Tag Archives: my office

Military Tanks

22 Dec

It’s late in the morning, and I’m drinking a cup of black coffee that has turned cold because of how slowly I’ve been drinking it.  I’m sitting Indian style on my chair and editing a book on military tanks.

Normally, a weaponry book would get on my nerves.  I’d wonder what choices I’d made in my career that got me to the point that I’m editing books so far from my own gushy interests of literature and birds and art.

Today, though, I’m reminded of another morning.  I remember riding the bus into Manhattan with my dad, passing the Teaneck Armory, and my dad telling me about his days serving in the Greek army.  My dad’s rather private, a trait that runs deep in the family, and I had never really heard him talk about being in the army.  Even though it’s required of all Greek males to serve in the Greek army, the detail that my father served in the army never really cliqued in my mind.  It made me realize how some details in our lives slip away, forgotten until triggered by a source outside us.

Some stories we share over and over again, til the point our friends roll their eyes from having to hear it again.  Other stories we burrow away.  Maybe because they’re painful to remember.  Or maybe because they just seem insignificant.

My Material World Project: Hazelnut Eight O’Clock Coffee

18 Jul

The coffee at my office is undrinkable.  It’s not just that it’s often weak, it’s that it tastes like old coffee grinds.  Maybe I got a little spoiled from my previous job.  Prior to this job, I worked for a company that had an on-site chef, who often whipped up fresh juice combinations and smoothies in the test kitchen.  Even the employees’ kitchen was well-stocked with a wide variety of flavored coffees so I could select blueberry or cinnamon roll, depending on my craving.

I’m not a huge coffee snob.  I can enjoy a good cup of diner coffee.  But the coffee here just doesn’t cut it.  There’s a great Swedish coffee shop called FIKA, which I used to stop into on my way to work.  We Swedes know how to make coffee.  Lately, though, I’ve been making my coffee at home before I leave for work.  I’ve been taste-testing my way through different brands and flavors.  The last three bags, though, have all been what I grew up on:  Hazelnut Eight O’Clock Coffee.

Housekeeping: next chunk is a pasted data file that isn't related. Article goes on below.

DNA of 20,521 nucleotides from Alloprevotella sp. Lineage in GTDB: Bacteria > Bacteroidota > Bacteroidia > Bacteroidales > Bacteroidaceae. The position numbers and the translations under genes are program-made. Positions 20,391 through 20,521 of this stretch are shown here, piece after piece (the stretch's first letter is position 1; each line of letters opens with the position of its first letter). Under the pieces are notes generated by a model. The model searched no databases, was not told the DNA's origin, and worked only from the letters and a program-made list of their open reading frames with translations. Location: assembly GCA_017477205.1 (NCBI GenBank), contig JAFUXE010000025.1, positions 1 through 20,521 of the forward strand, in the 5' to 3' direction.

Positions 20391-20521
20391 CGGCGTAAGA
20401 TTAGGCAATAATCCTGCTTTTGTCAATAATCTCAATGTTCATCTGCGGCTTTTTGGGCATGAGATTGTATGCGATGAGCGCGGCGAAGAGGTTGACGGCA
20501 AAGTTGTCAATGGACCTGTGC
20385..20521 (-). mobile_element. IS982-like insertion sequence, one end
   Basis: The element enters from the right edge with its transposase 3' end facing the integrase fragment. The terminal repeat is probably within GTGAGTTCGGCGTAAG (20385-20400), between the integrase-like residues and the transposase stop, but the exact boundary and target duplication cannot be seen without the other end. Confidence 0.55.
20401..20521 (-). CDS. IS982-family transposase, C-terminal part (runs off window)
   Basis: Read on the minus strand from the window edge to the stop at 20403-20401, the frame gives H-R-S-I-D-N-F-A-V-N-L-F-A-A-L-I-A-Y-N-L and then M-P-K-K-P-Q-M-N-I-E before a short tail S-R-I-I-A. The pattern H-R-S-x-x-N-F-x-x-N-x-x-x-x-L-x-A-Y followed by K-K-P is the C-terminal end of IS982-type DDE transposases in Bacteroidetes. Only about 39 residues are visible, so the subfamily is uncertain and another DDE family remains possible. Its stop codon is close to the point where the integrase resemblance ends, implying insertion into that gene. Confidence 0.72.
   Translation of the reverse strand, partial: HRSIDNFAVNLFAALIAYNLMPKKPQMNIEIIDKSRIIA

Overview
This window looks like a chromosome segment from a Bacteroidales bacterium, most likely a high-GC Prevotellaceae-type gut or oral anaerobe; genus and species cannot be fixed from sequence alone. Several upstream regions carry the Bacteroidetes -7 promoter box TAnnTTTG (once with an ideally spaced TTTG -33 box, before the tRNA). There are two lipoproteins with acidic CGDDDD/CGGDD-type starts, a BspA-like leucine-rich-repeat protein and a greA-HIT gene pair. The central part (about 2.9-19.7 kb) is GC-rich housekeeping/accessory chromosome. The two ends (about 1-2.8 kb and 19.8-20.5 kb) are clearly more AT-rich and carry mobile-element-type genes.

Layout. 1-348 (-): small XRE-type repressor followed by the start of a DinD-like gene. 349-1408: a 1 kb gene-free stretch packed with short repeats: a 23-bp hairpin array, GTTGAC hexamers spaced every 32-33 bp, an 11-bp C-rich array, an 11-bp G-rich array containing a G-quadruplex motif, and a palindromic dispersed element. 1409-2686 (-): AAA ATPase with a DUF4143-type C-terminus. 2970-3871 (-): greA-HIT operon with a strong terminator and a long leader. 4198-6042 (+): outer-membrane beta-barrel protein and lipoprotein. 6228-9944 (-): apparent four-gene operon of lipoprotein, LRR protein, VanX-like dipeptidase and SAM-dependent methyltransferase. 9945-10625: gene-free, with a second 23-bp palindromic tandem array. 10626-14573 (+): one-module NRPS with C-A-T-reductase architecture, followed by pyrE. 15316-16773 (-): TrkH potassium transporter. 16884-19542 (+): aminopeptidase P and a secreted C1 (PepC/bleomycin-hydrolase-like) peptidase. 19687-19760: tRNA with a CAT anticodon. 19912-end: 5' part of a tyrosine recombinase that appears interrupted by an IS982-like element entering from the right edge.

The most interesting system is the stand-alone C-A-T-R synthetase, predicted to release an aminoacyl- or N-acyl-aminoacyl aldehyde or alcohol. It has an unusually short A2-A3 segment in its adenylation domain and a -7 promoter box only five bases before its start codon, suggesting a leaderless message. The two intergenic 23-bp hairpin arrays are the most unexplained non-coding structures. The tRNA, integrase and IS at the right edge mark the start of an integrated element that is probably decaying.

My mom is a coffee fiend.  I don’t remember ever seeing her drink water when I was growing up.  It was always a hot cup of hazelnut coffee.  With the coffee machine always on, the kitchen had a warm, sweet smell to it.  To this day, the smell of hazelnut coffee relaxes me and makes me feel comforted.  It makes me feel close to my mom.

Since she lives in Greece and I live in New York, I don’t get to see her all that often.  Maybe it’s silly, but drinking the same brand and flavor that she always drank has made me feel a little closer to her these past few weeks.

This morning, as I was drinking a cup of horrid office coffee (it’s been one of those days when a single cup at home just isn’t enough…), I remembered a factoid I learned when I was reading up on Louie Psihoyos for the post I wrote on the photographer/film director and his efforts to save the whales: he was a major contributor to the UN-sponsored “Material World Project,” a traveling show of portraits of families around the world with their material possessions.  The above photograph is a shot of the coffeepot that my friend Mario gave me one year for Christmas (thank you!) and a bag of hazelnut Eight O’Clock Coffee that I took the other day.  The only thing missing is my mom.